The July 2022 newsletter of Let’s Move in Libraries includes:

  • A funding opportunity from the League of American Bicyclists
  • A webinar recording on library programming in the great outdoors
  • A press release announcing the Libraries & Food online community
  • Inspirational stories of librarians starting community fridges, StoryWalks, and much, much more

This month’s featured image comes from Kingsville (Ohio) Public Library, which held the grand opening of its new Education and Exploration Garden in the open space behind the library on Saturday, May 21.

The garden renovation was made possible through multiple grants and memorial donations, including a grant opportunity through the Foundation for Appalachian Ohio’s Environmental Stewardship Pillar of Prosperity Fund. Thanks to Mariana Branch, library director, for sharing this story and photo. Learn more in the article Kingsville Public Library celebrates Education and Exploration Garden grand opening.

Interested in learning more about this trend? Learn more in the just published research article “The Emerging Role of Outdoor Public Librarianship: Understanding the Need for Strengthened Infrastructure,” written by Drs. Noah Lenstra and Kathleen “Katie” Campana. Thanks to the more than 700 public librarians who completed the survey on this trend in September 2021.

A funding opportunity from the League of American Bicyclists

The League of American Bicyclists believes that YOU have the power to build a Bicycle Friendly America, starting from within your own community.

So much so that they are launching the League of American Bicyclists’ Community Spark Grants — their first-ever community grant program!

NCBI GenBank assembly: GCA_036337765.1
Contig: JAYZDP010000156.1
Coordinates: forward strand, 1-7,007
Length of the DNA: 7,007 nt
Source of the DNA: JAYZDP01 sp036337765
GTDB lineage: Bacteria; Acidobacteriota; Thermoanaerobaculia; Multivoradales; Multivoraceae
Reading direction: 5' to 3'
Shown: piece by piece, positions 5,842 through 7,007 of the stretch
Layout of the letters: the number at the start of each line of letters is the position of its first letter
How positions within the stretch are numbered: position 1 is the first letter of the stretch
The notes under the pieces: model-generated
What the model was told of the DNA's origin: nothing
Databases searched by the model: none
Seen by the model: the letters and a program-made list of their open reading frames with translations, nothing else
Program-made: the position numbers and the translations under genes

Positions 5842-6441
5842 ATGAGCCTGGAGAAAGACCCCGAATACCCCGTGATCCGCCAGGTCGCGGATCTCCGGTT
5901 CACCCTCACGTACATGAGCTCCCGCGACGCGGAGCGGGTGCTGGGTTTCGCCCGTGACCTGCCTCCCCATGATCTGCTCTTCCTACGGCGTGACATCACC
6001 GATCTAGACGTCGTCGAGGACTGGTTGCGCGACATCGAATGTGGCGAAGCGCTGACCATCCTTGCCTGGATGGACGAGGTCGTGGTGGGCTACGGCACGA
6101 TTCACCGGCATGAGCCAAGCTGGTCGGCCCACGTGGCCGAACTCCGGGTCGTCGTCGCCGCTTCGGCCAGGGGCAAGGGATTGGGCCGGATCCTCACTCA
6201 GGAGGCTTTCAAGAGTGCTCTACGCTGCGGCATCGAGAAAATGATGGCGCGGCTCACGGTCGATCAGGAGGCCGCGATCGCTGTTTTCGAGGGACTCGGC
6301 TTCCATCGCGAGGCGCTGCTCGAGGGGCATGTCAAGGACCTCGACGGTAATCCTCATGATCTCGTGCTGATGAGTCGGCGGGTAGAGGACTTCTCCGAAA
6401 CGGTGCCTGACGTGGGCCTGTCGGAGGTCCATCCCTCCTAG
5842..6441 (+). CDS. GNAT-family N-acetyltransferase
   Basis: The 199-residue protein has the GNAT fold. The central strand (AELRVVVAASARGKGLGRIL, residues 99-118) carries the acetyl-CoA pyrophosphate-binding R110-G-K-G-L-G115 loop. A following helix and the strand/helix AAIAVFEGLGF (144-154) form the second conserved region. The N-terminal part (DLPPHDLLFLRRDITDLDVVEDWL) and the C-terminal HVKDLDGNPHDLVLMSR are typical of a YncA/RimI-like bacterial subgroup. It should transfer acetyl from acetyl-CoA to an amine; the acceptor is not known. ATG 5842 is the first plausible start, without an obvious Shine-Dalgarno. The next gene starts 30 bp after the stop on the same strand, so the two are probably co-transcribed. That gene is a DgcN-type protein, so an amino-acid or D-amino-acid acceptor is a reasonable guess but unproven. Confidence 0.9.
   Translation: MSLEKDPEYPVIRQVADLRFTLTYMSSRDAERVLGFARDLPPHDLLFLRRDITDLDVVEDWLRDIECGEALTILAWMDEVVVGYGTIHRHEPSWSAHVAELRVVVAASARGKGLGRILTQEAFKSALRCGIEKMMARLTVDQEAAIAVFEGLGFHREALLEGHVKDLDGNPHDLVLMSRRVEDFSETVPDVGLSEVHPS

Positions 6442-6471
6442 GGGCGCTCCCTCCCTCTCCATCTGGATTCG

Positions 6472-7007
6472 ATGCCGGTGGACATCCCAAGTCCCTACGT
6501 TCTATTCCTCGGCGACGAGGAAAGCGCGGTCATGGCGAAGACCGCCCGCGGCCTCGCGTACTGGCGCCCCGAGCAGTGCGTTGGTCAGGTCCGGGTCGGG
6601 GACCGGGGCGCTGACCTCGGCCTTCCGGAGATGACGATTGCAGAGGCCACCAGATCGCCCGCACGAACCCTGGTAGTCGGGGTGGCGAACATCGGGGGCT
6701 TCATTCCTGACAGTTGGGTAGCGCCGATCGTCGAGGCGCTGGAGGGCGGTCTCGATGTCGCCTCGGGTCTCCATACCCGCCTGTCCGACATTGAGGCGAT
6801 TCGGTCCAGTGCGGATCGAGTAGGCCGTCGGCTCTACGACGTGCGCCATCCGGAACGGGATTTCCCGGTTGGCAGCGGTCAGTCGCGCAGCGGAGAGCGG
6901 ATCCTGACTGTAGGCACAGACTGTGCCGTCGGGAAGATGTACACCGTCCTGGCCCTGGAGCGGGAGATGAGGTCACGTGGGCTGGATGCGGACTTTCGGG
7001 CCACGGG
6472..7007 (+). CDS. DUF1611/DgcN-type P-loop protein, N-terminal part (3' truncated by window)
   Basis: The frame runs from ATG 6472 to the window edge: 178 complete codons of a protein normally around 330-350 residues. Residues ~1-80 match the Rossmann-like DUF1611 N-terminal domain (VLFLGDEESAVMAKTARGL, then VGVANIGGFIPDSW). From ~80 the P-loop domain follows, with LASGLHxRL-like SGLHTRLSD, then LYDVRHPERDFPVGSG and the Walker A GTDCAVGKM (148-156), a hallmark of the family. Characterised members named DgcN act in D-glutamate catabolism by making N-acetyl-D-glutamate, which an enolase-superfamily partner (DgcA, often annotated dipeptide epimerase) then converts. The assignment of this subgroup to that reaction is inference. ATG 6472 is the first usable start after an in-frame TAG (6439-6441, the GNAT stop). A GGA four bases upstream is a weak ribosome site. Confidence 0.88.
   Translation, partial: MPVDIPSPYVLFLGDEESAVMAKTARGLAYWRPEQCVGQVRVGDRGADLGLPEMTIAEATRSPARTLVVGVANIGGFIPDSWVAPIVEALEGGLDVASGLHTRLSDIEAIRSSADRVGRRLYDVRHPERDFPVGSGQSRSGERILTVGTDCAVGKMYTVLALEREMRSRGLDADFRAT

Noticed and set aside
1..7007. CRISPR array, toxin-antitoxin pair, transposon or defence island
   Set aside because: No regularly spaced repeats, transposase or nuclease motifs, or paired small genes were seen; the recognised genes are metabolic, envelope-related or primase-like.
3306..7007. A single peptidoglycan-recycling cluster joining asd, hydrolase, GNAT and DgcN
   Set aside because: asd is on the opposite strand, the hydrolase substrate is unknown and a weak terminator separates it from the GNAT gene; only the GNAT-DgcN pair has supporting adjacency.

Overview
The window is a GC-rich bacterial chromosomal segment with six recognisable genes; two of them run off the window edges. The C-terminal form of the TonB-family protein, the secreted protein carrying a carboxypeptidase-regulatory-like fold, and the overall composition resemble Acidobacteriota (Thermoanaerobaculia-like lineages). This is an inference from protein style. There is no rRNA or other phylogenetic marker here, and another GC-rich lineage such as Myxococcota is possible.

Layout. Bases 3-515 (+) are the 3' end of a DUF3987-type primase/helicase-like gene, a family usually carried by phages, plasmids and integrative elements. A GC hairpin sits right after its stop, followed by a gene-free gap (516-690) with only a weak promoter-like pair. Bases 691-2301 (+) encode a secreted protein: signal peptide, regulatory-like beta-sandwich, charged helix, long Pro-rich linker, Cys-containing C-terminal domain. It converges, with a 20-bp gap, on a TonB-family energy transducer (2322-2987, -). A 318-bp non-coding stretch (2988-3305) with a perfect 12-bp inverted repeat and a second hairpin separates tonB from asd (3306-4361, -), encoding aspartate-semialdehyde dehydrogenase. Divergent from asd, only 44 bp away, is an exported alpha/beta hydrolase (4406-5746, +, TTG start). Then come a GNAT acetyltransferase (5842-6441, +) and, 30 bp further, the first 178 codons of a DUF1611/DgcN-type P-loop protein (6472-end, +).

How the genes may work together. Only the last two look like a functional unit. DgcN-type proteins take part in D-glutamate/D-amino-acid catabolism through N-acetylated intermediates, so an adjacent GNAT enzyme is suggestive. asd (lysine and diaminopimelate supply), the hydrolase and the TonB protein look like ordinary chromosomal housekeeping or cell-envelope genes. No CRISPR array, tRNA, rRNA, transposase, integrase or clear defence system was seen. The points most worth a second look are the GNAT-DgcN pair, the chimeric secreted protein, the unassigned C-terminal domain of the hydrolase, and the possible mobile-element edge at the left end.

They hope this seed funding can be the spark that puts your next idea into action.

10 communities will receive grants of up to $1,500 to help get small-scale biking projects off the ground and spark more ways to get people moving on bikes. Grant applications are OPEN now through July 15, 2022!

Click Here To Learn More

A webinar recording on library programming in the great outdoors

On June 1, 2022, the Idaho Commission for Libraries held a webinar on Library Programming in the Great Outdoors. The webinar recording is now available online. Watch it here.

Here’s the full description: “One of the best parts about living in Idaho is access to outdoor recreation. Libraries in our state find new and innovative ways to take their programs and services outside to take advantage of Idaho’s unique environment. During this Info2Go session, we will hear from the Twin Falls Public Library and Donnelly Public Library about how they have moved their programming outside. Michelle Youngquist, from Project Learning Tree, will also share resources for Idaho library staff to learn more about the outdoors and help plan high-quality outdoor programming.”

A press release announcing the Libraries & Food online community

We invite ALL to widely circulate the following press release: 

Gather at the Virtual Table: Community Conversations on Food and Librarianship

In Fall 2020, during the COVID-19 pandemic, an informal group of librarians, library scholars, and library partners started meeting online to work towards creating more resources for library workers interested in weaving food into their professional practices.

 This group included urban and rural public librarians, state library agency staff, Library & Information Science program faculty, health scholars, and publishers and authors.